She got the externship, of course, and was at The French Laundry for two years until she graduated from the CIA in 2000. She came home to again work for Alan Wong, this time as a chef. (This is also where she met her husband, Wade Ueoka, the chef de cuisine.) Although Alan wanted her to work in savory, she was adamant that she become a pastry chef.

“I had to put myself on the path to my dream,” she said.

For Ueoka, the years of training in savory laid the fundamentals of cooking out for her so she could create the sweet.

“You need to understand how to make the basics first, or you can’t get creative,” Ueoka explained. “For example, there are so many custards … but if you don’t know how to make it, you can’t recreate it. What happens if you add coffee? Or coconut? You have to make a good custard before you can experiment with flavors.”

Ueoka became the first woman from Hawaii to be nominated for a James Beard Award — and being so humble, she had no idea she had been nominated, or that she was the first woman.

The day the nominations came out, her East Coast friends were texting her congratulations and she didn’t know what for. One friend called her to tell her she had been nominated, and she thought he was joking— so she hung up on him. She later apologized when he sent her a picture and a link.

“In my wildest dreams, I would never have thought I would have gotten the nomination. The other James Beard categories are separated by region. Pastry nominations cover the entire U.S.,” she explained. “It was truly an honor and great to share with the team.”

She’s been busy with husband Wade at their self-named MW Restaurant, which opened in October 2013. It’s been a learning experience for them in business and in cooking, and they’re moving forward with a new private dining room adjacent to the venue, as well as offering wine dinners, cooking demos and more.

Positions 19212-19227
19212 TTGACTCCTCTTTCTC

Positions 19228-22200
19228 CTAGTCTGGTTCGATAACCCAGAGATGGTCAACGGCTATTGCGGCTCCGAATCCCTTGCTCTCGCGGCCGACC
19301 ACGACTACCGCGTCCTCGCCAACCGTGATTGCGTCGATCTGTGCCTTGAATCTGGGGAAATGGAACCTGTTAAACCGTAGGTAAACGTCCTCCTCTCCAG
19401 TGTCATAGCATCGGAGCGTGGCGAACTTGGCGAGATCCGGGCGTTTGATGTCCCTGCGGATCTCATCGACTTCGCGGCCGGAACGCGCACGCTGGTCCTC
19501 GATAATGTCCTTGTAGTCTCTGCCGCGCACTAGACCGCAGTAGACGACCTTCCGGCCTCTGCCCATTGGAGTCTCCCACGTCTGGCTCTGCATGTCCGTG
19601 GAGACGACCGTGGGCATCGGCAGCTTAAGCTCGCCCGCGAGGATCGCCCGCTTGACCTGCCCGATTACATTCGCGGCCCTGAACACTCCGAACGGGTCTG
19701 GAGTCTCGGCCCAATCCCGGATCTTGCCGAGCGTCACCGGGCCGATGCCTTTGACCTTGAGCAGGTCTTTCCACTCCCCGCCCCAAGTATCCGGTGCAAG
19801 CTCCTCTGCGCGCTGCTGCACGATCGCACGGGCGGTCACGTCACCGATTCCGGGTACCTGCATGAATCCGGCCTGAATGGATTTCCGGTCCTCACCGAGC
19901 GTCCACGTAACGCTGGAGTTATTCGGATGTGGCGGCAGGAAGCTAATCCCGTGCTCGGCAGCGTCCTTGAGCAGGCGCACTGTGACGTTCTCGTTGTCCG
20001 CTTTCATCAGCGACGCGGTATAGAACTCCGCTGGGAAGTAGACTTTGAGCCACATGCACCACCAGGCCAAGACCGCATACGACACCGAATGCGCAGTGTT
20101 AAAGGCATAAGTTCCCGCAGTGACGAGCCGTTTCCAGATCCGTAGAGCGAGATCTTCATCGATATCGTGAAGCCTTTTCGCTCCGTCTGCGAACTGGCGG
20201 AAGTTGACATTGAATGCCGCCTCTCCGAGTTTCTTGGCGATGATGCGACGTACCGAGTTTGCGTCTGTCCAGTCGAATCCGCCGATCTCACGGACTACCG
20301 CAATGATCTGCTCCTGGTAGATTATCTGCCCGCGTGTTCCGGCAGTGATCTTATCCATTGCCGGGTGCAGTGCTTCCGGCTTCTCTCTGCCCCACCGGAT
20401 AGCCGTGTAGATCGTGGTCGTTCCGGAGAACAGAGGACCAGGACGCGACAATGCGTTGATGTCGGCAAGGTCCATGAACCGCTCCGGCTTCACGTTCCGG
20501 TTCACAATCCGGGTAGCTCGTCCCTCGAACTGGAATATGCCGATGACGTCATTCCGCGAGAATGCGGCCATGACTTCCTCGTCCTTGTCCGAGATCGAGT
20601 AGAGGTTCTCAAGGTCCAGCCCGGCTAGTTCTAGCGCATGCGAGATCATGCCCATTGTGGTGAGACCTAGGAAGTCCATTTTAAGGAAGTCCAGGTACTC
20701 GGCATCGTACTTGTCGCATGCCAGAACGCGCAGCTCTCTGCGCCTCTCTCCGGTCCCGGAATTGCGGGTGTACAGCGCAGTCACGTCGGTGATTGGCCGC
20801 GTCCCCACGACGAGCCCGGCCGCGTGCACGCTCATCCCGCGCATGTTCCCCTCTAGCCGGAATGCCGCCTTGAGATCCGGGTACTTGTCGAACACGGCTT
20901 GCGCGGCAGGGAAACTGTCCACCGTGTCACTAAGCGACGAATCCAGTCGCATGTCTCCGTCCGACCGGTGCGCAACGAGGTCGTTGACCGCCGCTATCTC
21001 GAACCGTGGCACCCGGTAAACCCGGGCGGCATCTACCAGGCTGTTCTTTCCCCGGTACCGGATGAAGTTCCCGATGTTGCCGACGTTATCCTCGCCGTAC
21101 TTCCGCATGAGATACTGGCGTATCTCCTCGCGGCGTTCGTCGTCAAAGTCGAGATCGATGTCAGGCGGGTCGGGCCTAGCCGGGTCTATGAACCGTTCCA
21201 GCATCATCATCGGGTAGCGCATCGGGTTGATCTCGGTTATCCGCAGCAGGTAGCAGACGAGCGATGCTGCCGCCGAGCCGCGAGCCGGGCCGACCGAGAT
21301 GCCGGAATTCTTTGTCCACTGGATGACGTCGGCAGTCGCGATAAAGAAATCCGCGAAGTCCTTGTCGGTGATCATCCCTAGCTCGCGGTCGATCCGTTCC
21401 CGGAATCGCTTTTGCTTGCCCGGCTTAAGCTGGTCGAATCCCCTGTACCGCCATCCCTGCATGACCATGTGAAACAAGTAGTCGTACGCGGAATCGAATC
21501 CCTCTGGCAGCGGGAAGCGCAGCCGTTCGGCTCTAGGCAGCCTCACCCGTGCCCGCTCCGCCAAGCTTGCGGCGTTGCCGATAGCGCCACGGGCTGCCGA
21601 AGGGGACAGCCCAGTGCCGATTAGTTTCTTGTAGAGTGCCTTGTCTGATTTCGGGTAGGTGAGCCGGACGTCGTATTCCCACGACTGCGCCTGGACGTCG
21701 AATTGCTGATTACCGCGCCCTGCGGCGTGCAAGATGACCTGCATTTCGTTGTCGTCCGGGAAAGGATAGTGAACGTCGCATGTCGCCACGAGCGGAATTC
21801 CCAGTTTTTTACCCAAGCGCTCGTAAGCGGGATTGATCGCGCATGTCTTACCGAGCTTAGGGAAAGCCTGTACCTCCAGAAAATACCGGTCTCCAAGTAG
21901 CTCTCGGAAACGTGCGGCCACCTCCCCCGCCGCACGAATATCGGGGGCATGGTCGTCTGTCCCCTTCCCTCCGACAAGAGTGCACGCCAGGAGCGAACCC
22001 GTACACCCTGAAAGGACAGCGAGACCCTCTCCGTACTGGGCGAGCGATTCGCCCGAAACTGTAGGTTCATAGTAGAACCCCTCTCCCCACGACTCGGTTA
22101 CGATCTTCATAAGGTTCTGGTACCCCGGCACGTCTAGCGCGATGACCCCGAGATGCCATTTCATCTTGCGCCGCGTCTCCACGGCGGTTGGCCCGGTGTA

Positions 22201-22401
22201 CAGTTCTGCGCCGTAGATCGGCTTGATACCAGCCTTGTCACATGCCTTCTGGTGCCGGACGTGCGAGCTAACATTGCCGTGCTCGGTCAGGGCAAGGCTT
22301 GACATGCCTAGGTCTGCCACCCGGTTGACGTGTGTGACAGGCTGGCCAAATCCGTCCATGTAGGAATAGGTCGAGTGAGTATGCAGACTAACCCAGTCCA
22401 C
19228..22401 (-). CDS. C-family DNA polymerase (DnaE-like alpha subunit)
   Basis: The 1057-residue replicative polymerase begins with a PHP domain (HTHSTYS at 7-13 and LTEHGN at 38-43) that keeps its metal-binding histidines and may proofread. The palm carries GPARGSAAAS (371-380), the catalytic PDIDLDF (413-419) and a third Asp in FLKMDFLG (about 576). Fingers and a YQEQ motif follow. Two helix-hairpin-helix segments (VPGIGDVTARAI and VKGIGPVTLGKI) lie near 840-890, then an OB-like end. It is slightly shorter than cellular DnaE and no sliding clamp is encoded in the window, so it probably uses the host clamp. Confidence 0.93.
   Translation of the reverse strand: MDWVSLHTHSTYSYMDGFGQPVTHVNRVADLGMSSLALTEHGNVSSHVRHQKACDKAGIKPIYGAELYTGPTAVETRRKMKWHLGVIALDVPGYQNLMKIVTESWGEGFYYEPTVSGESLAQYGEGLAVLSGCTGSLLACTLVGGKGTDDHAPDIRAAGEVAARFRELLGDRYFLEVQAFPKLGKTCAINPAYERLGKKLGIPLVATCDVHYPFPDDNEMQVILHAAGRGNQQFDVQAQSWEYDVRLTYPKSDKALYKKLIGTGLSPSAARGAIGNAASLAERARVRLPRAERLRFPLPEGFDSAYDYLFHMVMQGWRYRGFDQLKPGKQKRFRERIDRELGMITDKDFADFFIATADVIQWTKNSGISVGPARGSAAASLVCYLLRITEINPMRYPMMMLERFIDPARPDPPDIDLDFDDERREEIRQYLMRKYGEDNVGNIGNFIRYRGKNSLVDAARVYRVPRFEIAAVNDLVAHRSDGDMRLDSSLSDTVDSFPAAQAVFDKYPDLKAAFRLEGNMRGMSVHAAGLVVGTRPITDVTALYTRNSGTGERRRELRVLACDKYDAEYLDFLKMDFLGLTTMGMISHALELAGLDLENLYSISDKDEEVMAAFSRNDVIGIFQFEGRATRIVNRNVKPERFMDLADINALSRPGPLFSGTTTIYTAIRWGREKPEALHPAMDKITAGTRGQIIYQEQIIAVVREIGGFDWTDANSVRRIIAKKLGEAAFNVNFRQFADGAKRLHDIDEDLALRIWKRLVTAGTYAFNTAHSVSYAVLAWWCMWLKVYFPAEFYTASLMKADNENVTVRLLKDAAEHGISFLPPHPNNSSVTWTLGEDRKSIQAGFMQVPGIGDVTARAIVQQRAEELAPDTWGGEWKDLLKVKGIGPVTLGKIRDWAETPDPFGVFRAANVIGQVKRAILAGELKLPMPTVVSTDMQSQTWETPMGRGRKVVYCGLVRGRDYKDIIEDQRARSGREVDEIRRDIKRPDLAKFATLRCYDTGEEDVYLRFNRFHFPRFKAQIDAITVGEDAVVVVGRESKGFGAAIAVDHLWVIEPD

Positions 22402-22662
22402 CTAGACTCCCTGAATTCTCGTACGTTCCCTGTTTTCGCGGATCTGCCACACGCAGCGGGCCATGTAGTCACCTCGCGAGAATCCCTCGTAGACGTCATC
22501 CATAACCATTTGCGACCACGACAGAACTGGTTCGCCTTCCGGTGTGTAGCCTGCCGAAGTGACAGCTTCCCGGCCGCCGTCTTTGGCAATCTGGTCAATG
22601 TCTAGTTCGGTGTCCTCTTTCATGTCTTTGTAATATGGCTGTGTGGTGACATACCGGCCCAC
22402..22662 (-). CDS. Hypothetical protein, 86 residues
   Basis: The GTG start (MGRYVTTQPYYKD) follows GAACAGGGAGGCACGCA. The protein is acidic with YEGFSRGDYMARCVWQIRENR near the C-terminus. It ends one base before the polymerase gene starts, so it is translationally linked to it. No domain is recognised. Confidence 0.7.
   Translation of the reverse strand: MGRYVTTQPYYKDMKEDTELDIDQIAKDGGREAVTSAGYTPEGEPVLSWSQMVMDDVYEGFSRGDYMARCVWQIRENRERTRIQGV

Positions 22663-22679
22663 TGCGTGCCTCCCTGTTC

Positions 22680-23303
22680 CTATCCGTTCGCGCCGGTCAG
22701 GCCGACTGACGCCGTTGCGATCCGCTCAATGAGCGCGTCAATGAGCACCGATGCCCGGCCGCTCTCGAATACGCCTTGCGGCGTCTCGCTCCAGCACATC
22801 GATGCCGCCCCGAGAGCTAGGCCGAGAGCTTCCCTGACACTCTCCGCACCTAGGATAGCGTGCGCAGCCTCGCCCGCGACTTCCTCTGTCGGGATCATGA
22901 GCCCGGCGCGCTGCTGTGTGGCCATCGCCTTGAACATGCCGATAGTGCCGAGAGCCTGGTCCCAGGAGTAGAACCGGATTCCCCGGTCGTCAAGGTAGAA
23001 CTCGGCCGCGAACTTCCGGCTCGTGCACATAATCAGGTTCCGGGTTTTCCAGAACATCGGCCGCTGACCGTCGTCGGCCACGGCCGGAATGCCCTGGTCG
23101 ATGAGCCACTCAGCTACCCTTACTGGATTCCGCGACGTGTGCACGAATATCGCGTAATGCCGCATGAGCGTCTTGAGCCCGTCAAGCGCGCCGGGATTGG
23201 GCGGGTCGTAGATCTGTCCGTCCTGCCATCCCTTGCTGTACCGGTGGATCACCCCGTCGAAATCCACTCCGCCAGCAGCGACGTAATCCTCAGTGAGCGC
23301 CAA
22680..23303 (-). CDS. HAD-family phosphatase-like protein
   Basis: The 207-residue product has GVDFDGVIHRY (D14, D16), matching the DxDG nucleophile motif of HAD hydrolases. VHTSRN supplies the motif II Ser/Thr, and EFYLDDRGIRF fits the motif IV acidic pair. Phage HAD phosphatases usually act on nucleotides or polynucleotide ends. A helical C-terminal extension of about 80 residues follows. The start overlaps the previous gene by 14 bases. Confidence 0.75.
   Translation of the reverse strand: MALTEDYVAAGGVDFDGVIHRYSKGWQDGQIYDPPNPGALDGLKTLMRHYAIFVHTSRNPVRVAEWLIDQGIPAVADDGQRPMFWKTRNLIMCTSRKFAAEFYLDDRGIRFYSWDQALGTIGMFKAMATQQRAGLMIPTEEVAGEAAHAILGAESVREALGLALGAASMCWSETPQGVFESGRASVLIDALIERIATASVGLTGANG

“You gotta dream big,” Ueoka said, with a big smile. “It’s a journey. We’re striving for excellence, and looking to make things even better.”

Culinary Ink: Collin Darrell

Collin Darrell was only nine years old when he started washing dishes at a local farmer’s market in Philadelphia. (He wanted a new bicycle and wound up making enough money to buy two cars.) From there, he got a job working at a pizza shop— first as a dishwasher, then a pizza maker— and then opened a coffee kiosk at a train station. And he was still in high school. “I think what it did was show me the possibilities,” says Darrell, now 31 and creative director of Grow Culture, a Kaua‘i-based company that links chefs and farmers through innovative events. “I knew the experience was what you made of it.” It wasn’t until he was attending The Restaurant School at Walnut Hill College and running a promotion company that he got interested in wine. He took a wine class taught by a passionate master sommelier, then worked for veteran sommelier Michael McCauley at Davio’s Northern Italian Steakhouse in Philadelphia. “I had this incredibly door-opening experience,” he says. After a stint at James on 8th, he took a job as general manager and sommelier at the now-defunct Cassis by Chef Mavro in downtown Honolulu, learning from Mavrothalassitis about the art of food and beverage pairing. He continues to do this with the pop-up dinners he organizes on Kaua‘i. “The synergy between food and beverages at restaurants are few and far between,” he says. “I really believe in this.”

What is your tattoo?

Darrell has a full sleeve on his right arm of various corkscrews and leaves of Nebbiolo, a red Italian grape variety predominated associated with the Piedmont region.


When did you get it?

He got his first tattoo in 2010 and continues to add to it. He estimates he’s spent at least 25 hours in the chair already.

What was the inspiration?

Darrell chose Nebbiolo grapes because he appreciated the fact that they were so region-specific. “That sense of place was important to me,” he says. And he picked corkscrews because it represented his love for wine and food pairings and it was a symbol of a technological advancement in the industry that’s around now but may not be later. “Plus, they’re beautiful, mechanical devices,” he says. “I wanted something that shows more artisanship and personality. It’s a tool of my trade, the way chefs have knives. It’s the kind of thing you keep in your pocket all the time. It’s really my tool.”